Intro: In February 2022, I knocked on the glass doors of the Nanaimo archives and met Archives Manager, Christine Meutzner to talk about her 25 years cataloguing Nanaimo’s history.
*Transcript edited for clarity and brevity.
Dave: You received an award of recognition from the British Columbia Historical Federation last year for your 25 years of service advocating for Nanaimo heritage and history. Congratulations!
In your acceptance speech, you said “Nanaimo has an endless supply of research subjects. Everything from coal mining and geology to labour history to class conflict and social aspirations, to its relentless reinvention of itself over time.”
What are some examples of Nanaimo reinventing itself over time?
Christine: First Nanaimo was purely resource, almost exclusively coal-mine based and everything that was built around it was to support that coal mining.
By the time that petered out, Nanaimo realised it would have to have something else as an identity. So that shifted towards the “Hub City,” a distribution centre based on the economy being driven by industries like Harmac [a paper mill].
And then it decided, like all communities did across the western world, it would be really touristy. It’s just that Nanaimo has left a bit of a wake of debris in its place.
And now I’m not exactly sure what it is. And I notice when tourists come here, they can’t get a bead on Nanaimo. It has a very intangible quality. It feels like 12 towns, not one cohesive town.
And part of that is the function of history. It was literally different towns and only got knit together fifty years ago, legally. North Field, Wellington, Chase River those were all distinct communities.
In other places that has turned out to be a good thing. You can go to New York City and there’s little Italy and Chinatown and it doesn’t feel like that’s a bad thing. It feels like it’s rich and diverse.
Here it feels like there’s something not quite right. You hear a lot of nastiness directed at various neighbourhoods [from locals] that I always find always appalling. I wasn’t used to this kind of dividing line between lower class and upper class. It’s something really out of date.
So, Nanaimo has reinvented itself, but every time it did that it seems to have been really big on just demolishing everything before it to where we have this really spotty housing stock.
The big fear for a long time was that people get off that ferry and either go straight up to Strathcona or down to Victoria. They weren’t staying here. They’ve always been kind of desperate to think of how they can make people stay instead of making the town and keeping or reinventing or reusing some of the buildings.
A place like Nelson, that people praise, has a cohesive downtown. That’s because they didn’t have any development pressures. So, in a way having nothing economically for a long time was a good thing.
As the economy boomed, Nanaimo reinvented itself to be something else. They seem to have knocked so many things down here and just demolish, demolish, demolish. I’ve never seen anything quite like it. The city has a heritage register and we have to keep on updating it, not because the building went in a fire, but because we demolished it.
We would have had a much more attractive overall area if things looked lovingly preserved as opposed to just a lot of empty parking lots. It’s not very welcoming.
Nanaimo doesn’t feel hooked together. And maybe that will change in time. It maybe just hasn’t come into itself. Now I see it’s being filled in with some infill housing and that’s good because it’s better to have a good new piece of architecture sitting there than a parking lot with garbage floating around in it.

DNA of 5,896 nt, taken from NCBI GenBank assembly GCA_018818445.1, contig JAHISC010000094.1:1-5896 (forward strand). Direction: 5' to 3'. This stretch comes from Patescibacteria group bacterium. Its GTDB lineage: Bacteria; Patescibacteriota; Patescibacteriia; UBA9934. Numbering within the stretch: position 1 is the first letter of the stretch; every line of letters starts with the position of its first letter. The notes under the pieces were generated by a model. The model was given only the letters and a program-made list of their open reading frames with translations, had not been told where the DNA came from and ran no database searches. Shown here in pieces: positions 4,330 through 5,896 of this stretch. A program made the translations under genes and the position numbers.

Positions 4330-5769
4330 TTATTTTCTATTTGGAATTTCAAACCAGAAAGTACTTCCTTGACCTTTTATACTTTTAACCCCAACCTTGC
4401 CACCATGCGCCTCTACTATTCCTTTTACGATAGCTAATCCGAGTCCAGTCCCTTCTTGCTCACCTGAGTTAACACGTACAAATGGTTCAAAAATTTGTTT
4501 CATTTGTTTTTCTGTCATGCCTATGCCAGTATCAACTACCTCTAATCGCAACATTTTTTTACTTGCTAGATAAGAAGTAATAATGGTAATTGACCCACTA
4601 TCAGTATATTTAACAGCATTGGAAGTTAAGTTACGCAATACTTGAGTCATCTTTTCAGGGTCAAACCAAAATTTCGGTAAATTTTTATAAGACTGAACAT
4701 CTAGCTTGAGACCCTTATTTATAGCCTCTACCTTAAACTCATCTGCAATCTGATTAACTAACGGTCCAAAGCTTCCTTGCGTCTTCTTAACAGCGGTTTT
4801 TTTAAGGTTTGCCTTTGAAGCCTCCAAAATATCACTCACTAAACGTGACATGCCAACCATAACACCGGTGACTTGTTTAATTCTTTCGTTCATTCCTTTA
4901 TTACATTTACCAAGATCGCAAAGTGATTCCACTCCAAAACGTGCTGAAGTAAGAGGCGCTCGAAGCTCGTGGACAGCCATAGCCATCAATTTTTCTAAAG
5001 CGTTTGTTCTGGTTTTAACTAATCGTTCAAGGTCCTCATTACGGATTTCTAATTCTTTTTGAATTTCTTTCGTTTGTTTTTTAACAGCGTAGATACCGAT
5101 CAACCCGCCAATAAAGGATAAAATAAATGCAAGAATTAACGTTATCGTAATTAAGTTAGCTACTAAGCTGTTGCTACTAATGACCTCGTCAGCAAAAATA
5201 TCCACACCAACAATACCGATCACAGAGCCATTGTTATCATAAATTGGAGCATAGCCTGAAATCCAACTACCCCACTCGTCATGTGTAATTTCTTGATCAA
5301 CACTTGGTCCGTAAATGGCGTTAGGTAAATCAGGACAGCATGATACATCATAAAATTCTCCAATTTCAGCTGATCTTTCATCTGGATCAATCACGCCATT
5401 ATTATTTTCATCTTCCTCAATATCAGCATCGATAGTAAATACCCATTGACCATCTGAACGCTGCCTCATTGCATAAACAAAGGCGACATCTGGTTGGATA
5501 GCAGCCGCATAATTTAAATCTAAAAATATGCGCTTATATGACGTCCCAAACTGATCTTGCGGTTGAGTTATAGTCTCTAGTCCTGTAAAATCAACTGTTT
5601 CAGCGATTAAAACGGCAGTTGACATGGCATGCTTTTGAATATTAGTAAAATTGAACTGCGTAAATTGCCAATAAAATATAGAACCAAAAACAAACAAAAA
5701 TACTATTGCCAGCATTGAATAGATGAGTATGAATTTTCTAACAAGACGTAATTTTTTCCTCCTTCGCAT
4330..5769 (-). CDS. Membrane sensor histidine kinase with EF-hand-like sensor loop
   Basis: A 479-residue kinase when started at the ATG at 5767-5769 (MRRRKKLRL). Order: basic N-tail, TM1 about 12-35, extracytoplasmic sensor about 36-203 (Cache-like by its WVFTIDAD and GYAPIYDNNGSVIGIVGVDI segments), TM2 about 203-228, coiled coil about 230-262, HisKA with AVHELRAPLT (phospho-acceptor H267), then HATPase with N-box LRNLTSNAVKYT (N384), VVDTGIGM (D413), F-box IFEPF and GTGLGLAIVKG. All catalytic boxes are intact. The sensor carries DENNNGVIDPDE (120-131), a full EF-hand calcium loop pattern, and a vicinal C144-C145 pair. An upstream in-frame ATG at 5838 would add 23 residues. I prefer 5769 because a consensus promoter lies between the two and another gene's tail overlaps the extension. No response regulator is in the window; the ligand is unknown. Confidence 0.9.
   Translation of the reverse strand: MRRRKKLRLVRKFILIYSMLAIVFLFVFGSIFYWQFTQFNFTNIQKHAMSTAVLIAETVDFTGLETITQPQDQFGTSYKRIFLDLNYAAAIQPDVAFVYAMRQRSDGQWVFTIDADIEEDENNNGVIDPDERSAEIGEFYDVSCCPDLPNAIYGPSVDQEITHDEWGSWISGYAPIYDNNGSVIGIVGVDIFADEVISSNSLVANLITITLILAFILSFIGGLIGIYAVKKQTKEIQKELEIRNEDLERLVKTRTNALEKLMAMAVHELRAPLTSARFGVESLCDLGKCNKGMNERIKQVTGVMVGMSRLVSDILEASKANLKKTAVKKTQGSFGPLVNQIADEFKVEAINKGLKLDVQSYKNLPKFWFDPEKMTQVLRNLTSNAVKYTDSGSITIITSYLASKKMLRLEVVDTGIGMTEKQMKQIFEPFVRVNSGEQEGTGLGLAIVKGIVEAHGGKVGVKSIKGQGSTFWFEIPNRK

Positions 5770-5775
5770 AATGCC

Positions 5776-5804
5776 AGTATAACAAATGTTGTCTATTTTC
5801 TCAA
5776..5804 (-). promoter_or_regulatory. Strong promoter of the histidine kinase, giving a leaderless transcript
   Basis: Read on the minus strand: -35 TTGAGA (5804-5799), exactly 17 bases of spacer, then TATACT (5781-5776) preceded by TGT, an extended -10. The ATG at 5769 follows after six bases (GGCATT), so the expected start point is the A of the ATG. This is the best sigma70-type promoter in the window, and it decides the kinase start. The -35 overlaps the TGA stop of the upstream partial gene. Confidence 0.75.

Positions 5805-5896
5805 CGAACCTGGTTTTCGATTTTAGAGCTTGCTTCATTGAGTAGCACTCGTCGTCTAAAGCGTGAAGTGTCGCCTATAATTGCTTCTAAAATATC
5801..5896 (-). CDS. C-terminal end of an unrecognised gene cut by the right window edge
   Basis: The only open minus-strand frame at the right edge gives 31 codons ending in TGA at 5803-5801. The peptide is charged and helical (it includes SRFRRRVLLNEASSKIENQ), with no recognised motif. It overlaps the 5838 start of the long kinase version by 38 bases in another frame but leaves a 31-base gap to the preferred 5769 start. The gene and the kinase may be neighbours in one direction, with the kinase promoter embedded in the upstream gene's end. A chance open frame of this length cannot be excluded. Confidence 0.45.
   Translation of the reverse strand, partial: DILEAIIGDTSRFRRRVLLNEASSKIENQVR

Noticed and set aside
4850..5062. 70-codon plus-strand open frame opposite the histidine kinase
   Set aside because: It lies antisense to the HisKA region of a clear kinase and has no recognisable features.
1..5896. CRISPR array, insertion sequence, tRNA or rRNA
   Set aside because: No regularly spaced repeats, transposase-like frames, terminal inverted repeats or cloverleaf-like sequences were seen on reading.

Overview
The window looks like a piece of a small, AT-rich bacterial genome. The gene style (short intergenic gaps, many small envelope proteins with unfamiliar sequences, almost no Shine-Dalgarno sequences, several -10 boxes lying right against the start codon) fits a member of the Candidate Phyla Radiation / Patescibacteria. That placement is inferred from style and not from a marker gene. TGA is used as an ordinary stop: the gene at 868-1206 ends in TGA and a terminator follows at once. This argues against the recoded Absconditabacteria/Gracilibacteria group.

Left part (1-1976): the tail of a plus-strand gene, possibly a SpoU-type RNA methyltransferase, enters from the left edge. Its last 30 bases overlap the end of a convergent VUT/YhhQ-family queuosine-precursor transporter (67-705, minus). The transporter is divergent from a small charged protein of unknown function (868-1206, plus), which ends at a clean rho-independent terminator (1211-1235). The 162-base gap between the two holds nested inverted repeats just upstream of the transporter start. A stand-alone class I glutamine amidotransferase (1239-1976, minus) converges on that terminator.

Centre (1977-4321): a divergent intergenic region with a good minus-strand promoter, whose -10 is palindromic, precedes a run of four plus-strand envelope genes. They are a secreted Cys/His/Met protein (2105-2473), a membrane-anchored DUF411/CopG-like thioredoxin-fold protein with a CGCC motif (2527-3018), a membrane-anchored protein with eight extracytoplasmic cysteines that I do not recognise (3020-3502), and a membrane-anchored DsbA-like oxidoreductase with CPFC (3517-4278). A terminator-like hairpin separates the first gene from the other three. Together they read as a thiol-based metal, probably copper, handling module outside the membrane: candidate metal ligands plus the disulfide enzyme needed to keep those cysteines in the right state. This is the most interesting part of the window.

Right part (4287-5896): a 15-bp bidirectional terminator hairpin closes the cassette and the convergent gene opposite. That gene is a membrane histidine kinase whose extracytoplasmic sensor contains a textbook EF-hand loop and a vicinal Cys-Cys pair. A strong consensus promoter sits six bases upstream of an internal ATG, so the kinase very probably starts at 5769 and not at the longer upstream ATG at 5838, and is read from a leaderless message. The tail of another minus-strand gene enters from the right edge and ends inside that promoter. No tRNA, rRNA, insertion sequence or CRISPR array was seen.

Nanaimo has this lack of self confidence. Or it doesn’t really like itself. I’ve been told many times that there’s a hangover from it’s coal mining population. You can feel some sort of discontent or indecision baked right into the landscape.
I sound really cynical, but it has these great bones. It’s a beautiful waterfront.
Dave: To me Nanaimo seems like the Gotham City of Island cities. It’s got that dark side to it.
Christine: It feels that way to me when I’m walking around, and that’s not just recent. It’s always felt that way.
Dave: I don’t see it necessarily as a bad thing. It’s just got that edge to it which would be a hard thing to exploit for tourism.
Christine: It is what it is too. It seems like it doesn’t know who it wants to be, and it never quite makes it there. Even with the best intentions and a whole whack of community people that work on these things and go to these meetings and have ideas.
Dave: It keeps the history interesting.
Christine: It does. It keeps us on our toes because we have to constantly update, change our descriptions, and keep on top of it. For me as an archivist, or anyone here who’s a historian, it’s an incredibly rich town because it does have an incredibly bizarre topography, weird places filled in, lots of 5-way stops.
The whole initial town [the hub], there’s only two of these in Canada. Guelph has one very similar and that’s it. And this was a deliberate attempt, ironically so, to make Nanaimo “city beautiful” in 1862. That’s really early, way before Vancouver was really thought of.
Of what architecture remains, it does have some really beautiful things. It’s got an interesting social and cultural history. Always had a lot of community groups and a lot of entertainment—there still is.
You could go out almost every night to some professional or amateur play or music. Politically it’s got not only some great characters like Frank May, but it has an interesting labour history similar to Cumberland in some ways, just slightly longer.
It’s got a lot for historians to draw on. You would never ever run out of topics here. And every time I think I know something I am proved wrong. People always think history is this solid thing, but history is never ever finished, ever. We keep on getting more records and think, “Oh, I got that entirely wrong.” We have to update and revise all the time.
There’s something to be said about history being so fluid. Everything we think we know will morph into something else because we learned more in the meantime.
Dave: One of those fluid history moments is research you did back in 2015 about the Black community in Wellington. Jimmy Claxton, the first black man to play organized white baseball in the 20th century, is one of the most well-known Black Canadians in history. But you always believed the Claxtons couldn’t have been the only black family living in Wellington in the late 19th century and uncovered the community of 60-70 people there.
Why does this community and Black History interest you?